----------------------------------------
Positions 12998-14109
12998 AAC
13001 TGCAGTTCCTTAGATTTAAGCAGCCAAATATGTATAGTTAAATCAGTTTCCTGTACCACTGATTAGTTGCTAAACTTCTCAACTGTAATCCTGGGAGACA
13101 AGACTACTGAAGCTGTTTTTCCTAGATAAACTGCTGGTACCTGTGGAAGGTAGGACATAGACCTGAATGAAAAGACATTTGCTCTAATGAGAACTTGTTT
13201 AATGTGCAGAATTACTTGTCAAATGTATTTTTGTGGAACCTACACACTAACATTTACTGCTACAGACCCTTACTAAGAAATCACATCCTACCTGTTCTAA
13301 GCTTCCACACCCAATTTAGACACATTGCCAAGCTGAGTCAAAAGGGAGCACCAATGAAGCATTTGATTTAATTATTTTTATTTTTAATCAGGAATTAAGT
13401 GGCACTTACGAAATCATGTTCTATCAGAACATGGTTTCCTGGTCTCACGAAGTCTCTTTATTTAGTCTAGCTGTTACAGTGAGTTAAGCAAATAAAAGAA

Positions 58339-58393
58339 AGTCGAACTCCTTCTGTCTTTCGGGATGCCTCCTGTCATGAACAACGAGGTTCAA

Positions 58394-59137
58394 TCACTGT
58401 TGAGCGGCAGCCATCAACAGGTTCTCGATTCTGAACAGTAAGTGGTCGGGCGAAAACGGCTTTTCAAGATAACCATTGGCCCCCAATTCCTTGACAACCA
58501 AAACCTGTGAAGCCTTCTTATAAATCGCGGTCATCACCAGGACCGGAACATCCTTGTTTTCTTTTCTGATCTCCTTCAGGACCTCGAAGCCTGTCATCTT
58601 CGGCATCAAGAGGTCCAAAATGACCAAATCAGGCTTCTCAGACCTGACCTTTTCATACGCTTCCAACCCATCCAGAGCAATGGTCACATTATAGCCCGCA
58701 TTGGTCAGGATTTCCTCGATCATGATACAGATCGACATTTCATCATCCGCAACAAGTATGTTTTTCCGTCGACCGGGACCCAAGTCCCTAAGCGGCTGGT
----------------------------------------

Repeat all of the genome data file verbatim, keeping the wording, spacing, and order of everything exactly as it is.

Positions 12998-14109
12998 AAC
13001 TGCAGTTCCTTAGATTTAAGCAGCCAAATATGTATAGTTAAATCAGTTTCCTGTACCACTGATTAGTTGCTAAACTTCTCAACTGTAATCCTGGGAGACA
13101 AGACTACTGAAGCTGTTTTTCCTAGATAAACTGCTGGTACCTGTGGAAGGTAGGACATAGACCTGAATGAAAAGACATTTGCTCTAATGAGAACTTGTTT
13201 AATGTGCAGAATTACTTGTCAAATGTATTTTTGTGGAACCTACACACTAACATTTACTGCTACAGACCCTTACTAAGAAATCACATCCTACCTGTTCTAA
13301 GCTTCCACACCCAATTTAGACACATTGCCAAGCTGAGTCAAAAGGGAGCACCAATGAAGCATTTGATTTAATTATTTTTATTTTTAATCAGGAATTAAGT
13401 GGCACTTACGAAATCATGTTCTATCAGAACATGGTTTCCTGGTCTCACGAAGTCTCTTTATTTAGTCTAGCTGTTACAGTGAGTTAAGCAAATAAAAGAA

Positions 58339-58393
58339 AGTCGAACTCCTTCTGTCTTTCGGGATGCCTCCTGTCATGAACAACGAGGTTCAA

Positions 58394-59137
58394 TCACTGT
58401 TGAGCGGCAGCCATCAACAGGTTCTCGATTCTGAACAGTAAGTGGTCGGGCGAAAACGGCTTTTCAAGATAACCATTGGCCCCCAATTCCTTGACAACCA
58501 AAACCTGTGAAGCCTTCTTATAAATCGCGGTCATCACCAGGACCGGAACATCCTTGTTTTCTTTTCTGATCTCCTTCAGGACCTCGAAGCCTGTCATCTT
58601 CGGCATCAAGAGGTCCAAAATGACCAAATCAGGCTTCTCAGACCTGACCTTTTCATACGCTTCCAACCCATCCAGAGCAATGGTCACATTATAGCCCGCA
58701 TTGGTCAGGATTTCCTCGATCATGATACAGATCGACATTTCATCATCCGCAACAAGTATGTTTTTCCGTCGACCGGGACCCAAGTCCCTAAGCGGCTGGT